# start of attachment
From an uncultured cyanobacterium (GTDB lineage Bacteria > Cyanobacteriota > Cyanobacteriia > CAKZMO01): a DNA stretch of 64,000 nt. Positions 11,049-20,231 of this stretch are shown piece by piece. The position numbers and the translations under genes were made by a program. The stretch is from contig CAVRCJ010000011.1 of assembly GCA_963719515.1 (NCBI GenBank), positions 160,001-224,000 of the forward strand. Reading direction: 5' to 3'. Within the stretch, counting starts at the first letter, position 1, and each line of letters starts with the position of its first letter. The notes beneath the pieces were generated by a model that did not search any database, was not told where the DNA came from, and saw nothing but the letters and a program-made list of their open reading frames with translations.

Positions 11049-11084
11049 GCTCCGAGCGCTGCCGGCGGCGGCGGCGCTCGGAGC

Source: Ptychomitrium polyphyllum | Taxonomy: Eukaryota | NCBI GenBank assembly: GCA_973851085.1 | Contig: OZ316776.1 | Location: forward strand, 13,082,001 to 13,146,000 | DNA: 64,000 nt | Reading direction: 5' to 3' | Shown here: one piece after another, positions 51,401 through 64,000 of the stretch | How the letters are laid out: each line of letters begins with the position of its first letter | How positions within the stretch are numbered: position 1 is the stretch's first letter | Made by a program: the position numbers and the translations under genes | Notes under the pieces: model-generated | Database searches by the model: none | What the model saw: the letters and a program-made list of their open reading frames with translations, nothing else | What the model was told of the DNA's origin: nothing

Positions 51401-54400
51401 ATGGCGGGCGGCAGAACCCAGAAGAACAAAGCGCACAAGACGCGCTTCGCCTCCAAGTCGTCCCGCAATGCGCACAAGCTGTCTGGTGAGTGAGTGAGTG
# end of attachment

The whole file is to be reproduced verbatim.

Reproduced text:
From an uncultured cyanobacterium (GTDB lineage Bacteria > Cyanobacteriota > Cyanobacteriia > CAKZMO01): a DNA stretch of 64,000 nt. Positions 11,049-20,231 of this stretch are shown piece by piece. The position numbers and the translations under genes were made by a program. The stretch is from contig CAVRCJ010000011.1 of assembly GCA_963719515.1 (NCBI GenBank), positions 160,001-224,000 of the forward strand. Reading direction: 5' to 3'. Within the stretch, counting starts at the first letter, position 1, and each line of letters starts with the position of its first letter. The notes beneath the pieces were generated by a model that did not search any database, was not told where the DNA came from, and saw nothing but the letters and a program-made list of their open reading frames with translations.

Positions 11049-11084
11049 GCTCCGAGCGCTGCCGGCGGCGGCGGCGCTCGGAGC

Source: Ptychomitrium polyphyllum | Taxonomy: Eukaryota | NCBI GenBank assembly: GCA_973851085.1 | Contig: OZ316776.1 | Location: forward strand, 13,082,001 to 13,146,000 | DNA: 64,000 nt | Reading direction: 5' to 3' | Shown here: one piece after another, positions 51,401 through 64,000 of the stretch | How the letters are laid out: each line of letters begins with the position of its first letter | How positions within the stretch are numbered: position 1 is the stretch's first letter | Made by a program: the position numbers and the translations under genes | Notes under the pieces: model-generated | Database searches by the model: none | What the model saw: the letters and a program-made list of their open reading frames with translations, nothing else | What the model was told of the DNA's origin: nothing

Positions 51401-54400
51401 ATGGCGGGCGGCAGAACCCAGAAGAACAAAGCGCACAAGACGCGCTTCGCCTCCAAGTCGTCCCGCAATGCGCACAAGCTGTCTGGTGAGTGAGTGAGTG